I have several files under a directory whose names are of the form *.foo.bar. I would like to write a bash script to rename each of these files by removing the .foo part.

For example, suppose that issuing tree ~/dir/ returns

|- george.foo.bar
|- john.foo.bar
|- paul.foo.bar
|- ringo.foo.bar
|- subdir
   |- jimmy.foo.bar
   |- robert.foo

Then running script ~/foo/ should alter the contents of ~/foo to

|- george.bar
|- john.bar
|- paul.bar
|- ringo.bar
|- subdir
   |- jimmy.bar
   |- robert.foo

You can use parameter expansion mechanism

shopt -s globstar
for file in **/*foo.bar; do
    mv -v -- "$file" "$prefix$suffix"

The ${file%.foo*} removes matching suffix (leaving only prefix), and ${file#*.foo} removes prefix (leaving suffix). The double star glob (**) is needed to traverse all subdirectories and setopt -s globstar allows that glob.

  • This gives me the error line 3: setopt: command not found Aug 24 '15 at 2:46
  • @BrianFitzpatrick It should be shopt, sorry, edited the answer (setopt is from zsh).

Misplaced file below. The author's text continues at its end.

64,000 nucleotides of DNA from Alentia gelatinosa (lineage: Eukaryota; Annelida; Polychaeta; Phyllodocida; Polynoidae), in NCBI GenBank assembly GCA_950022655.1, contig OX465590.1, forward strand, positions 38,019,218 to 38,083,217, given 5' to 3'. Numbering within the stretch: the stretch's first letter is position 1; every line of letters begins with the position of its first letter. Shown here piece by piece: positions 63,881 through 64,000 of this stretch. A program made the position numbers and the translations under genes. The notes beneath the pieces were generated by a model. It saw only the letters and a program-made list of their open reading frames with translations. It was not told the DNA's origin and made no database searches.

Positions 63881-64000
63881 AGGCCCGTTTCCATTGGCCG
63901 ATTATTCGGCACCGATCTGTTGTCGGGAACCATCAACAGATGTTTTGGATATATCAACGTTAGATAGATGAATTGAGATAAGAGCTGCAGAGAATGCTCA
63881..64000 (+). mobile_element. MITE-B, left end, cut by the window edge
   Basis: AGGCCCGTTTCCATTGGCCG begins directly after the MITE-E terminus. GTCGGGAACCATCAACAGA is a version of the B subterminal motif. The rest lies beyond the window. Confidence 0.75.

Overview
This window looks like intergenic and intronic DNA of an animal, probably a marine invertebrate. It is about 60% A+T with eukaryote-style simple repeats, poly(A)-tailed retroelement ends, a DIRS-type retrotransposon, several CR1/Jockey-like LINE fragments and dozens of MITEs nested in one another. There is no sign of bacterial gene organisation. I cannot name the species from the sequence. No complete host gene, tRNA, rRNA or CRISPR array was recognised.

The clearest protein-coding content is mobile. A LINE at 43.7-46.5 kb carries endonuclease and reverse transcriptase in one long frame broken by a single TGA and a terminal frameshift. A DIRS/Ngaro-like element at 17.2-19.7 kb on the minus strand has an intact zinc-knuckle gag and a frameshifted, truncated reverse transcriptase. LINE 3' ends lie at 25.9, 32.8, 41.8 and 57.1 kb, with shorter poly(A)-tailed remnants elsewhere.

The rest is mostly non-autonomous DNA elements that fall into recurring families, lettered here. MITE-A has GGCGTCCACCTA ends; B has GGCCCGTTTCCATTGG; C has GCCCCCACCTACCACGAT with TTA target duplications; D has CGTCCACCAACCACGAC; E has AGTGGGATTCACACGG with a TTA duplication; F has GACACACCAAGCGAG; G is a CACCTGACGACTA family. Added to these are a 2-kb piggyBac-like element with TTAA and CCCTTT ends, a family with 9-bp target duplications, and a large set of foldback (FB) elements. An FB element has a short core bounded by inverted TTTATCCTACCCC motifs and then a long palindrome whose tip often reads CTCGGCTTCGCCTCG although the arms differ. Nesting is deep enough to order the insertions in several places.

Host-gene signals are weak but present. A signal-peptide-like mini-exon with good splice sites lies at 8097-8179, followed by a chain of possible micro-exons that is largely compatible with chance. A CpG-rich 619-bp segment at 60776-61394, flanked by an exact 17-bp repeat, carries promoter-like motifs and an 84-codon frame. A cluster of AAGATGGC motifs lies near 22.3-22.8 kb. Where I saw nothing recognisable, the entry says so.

– jimmij
    Aug 24 '15 at 2:47
  • @BrianFitzpatrick which bash version are you using? Also if you ls **/* which files are listed?
    – jimmij
    Aug 24 '15 at 2:59
  • GNU bash, version 4.3.11(1)-release (x86_64-pc-linux-gnu) Aug 24 '15 at 3:00
  • Would changing **/*foo.bar to $1**/*foo.bar allow me to use my desired directory as the first argument of the script? Aug 24 '15 at 3:05

To rename all files with .foo.bar to .bar in the current directory and its subdirectories:

rename 's/\.foo\.bar/\.bar/'  * */*

Here, rename is the rename utility from the perl package. On some systems, it may be called prename.

(There is, unfortunately, also a rename executable that some systems have installed from the util-linux package. It is incompatible.)

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